THE MEES REGULATIONS – COMMERCIAL PROPERTY DISPUTES FOR THE 2020s
The MEES Regulations were introduced in April 2018 to improve the energy efficiency of the country’s leasehold property stock. Designed so or not, this has given rise to an unexpected array of negotiation strategies available to well-advised tenants who – with the risk of blighting buildings with sub-standard EPCs as their trump card – are taking increasingly aggressive positions against their Landlords on matters such as dilapidations, rent reviews and lease renewals.
With the suggestion live that the UK Government are set to raise the lettable standard to a minimum EPC rating of B by 2030, it is perceived that this is fast becoming one of the driving forces in Landlord/Tenant matters and will dominate property litigation over the next ten years. This session will look at:
- A brief recount of the MEES Regulations
- EPCs – why most cannot be relied upon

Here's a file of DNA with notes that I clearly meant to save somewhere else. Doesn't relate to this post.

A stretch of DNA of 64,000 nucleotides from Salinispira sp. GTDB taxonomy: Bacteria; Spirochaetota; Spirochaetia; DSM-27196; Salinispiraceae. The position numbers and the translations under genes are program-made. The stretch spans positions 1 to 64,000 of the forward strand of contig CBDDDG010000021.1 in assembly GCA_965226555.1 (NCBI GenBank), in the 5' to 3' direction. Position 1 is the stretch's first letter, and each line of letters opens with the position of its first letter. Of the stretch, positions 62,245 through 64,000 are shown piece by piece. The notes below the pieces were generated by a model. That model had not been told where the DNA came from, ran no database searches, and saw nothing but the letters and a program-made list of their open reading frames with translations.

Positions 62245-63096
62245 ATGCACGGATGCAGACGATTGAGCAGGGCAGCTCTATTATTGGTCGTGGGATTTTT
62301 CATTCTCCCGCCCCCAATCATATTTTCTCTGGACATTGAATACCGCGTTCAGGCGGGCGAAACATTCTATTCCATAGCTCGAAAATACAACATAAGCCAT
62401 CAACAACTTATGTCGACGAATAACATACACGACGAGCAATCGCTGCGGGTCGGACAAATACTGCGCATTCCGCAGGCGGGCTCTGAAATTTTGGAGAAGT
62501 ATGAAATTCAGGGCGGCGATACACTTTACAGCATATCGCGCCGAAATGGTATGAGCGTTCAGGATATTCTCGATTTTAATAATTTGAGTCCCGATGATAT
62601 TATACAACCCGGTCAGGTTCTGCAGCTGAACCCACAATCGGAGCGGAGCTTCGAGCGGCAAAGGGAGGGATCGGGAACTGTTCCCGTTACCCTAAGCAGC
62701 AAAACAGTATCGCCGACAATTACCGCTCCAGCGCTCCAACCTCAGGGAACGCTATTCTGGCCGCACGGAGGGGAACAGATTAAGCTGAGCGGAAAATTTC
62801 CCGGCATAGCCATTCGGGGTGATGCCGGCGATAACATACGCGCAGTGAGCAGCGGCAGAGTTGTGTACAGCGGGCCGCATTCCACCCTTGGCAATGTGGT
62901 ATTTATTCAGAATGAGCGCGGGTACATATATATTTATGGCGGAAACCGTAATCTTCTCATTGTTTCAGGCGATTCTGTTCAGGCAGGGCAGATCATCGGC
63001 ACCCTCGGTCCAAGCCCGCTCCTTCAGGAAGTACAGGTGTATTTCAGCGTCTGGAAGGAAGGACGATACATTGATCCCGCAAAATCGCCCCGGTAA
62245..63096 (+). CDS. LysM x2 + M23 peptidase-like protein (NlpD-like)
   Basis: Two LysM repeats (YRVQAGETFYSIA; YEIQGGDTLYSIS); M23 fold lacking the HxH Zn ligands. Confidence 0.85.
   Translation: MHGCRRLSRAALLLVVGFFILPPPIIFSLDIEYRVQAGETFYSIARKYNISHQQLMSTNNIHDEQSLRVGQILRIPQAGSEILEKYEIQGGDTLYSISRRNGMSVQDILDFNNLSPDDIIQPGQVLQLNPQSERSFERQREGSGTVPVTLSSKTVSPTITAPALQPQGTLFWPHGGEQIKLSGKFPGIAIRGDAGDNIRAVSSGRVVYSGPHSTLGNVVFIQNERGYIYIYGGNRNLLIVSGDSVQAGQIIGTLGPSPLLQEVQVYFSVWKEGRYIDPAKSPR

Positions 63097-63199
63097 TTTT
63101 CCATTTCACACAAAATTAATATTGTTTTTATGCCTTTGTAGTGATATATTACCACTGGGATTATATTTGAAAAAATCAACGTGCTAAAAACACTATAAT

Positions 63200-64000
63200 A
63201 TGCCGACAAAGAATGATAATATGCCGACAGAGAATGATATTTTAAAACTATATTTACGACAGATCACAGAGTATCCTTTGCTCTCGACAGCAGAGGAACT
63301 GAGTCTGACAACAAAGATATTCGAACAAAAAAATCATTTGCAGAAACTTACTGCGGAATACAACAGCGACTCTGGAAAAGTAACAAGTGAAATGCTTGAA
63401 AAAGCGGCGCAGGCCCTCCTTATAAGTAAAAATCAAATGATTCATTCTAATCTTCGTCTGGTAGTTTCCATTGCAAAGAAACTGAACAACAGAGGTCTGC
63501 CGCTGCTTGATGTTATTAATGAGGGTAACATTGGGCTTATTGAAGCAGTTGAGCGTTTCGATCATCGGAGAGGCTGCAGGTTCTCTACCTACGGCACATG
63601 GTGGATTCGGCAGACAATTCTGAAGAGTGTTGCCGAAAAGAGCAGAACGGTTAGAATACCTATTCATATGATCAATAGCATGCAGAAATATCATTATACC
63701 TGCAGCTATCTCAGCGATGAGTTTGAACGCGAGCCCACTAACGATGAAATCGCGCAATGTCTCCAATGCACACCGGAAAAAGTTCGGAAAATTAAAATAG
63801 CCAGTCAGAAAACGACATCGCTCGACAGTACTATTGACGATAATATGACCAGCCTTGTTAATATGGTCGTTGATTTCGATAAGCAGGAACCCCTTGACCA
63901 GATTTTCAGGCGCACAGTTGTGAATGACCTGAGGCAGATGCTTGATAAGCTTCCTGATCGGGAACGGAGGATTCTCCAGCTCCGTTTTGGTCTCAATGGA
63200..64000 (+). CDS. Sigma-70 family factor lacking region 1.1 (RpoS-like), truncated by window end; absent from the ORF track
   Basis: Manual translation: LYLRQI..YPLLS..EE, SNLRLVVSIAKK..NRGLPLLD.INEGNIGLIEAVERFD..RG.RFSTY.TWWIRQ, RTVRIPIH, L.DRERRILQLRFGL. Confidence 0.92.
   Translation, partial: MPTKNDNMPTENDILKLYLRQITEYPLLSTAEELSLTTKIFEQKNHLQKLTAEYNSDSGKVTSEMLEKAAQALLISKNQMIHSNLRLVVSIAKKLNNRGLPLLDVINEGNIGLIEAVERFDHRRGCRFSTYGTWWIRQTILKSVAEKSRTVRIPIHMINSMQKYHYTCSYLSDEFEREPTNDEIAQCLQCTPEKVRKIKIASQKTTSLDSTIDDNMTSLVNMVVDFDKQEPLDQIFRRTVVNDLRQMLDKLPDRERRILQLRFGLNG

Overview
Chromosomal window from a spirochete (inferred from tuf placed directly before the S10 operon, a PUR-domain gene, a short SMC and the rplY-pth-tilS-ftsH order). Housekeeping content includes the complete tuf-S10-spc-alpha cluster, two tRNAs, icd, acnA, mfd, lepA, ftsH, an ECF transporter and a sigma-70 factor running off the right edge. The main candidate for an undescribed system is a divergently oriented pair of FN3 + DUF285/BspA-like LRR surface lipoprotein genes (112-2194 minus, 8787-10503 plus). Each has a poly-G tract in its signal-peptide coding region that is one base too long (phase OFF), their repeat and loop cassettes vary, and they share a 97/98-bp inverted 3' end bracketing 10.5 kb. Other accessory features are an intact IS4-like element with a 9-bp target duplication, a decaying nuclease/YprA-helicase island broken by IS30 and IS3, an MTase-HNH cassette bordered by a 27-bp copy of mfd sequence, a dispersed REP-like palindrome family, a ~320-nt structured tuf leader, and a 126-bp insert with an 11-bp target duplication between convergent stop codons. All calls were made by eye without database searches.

- MEES and Acquisitions – the combination of an inaccurate EPC and a highly geared purchase – who is to blame for a default?
- MEES and Renewals – with renewals and lease extensions being captured by MEES, can a Landlord refuse to renew a ’54 Act lease of an ‘unlettable’ property?
- MEES and Dilapidations – if a given property is unable to be let anyway, why would a tenant yield it up in repair?
- MEES and Rent Reviews – if a property’s rental value is to be assessed based on comparables, what is the rental value of a property which is unable to be lawfully let?
- Weaponising EPCs – what are the risks and rewards for a tenant who elects to breach their ‘no EPC’ covenant?
Ben Strange MRICS, Director, Mobius Building Consultancy Ltd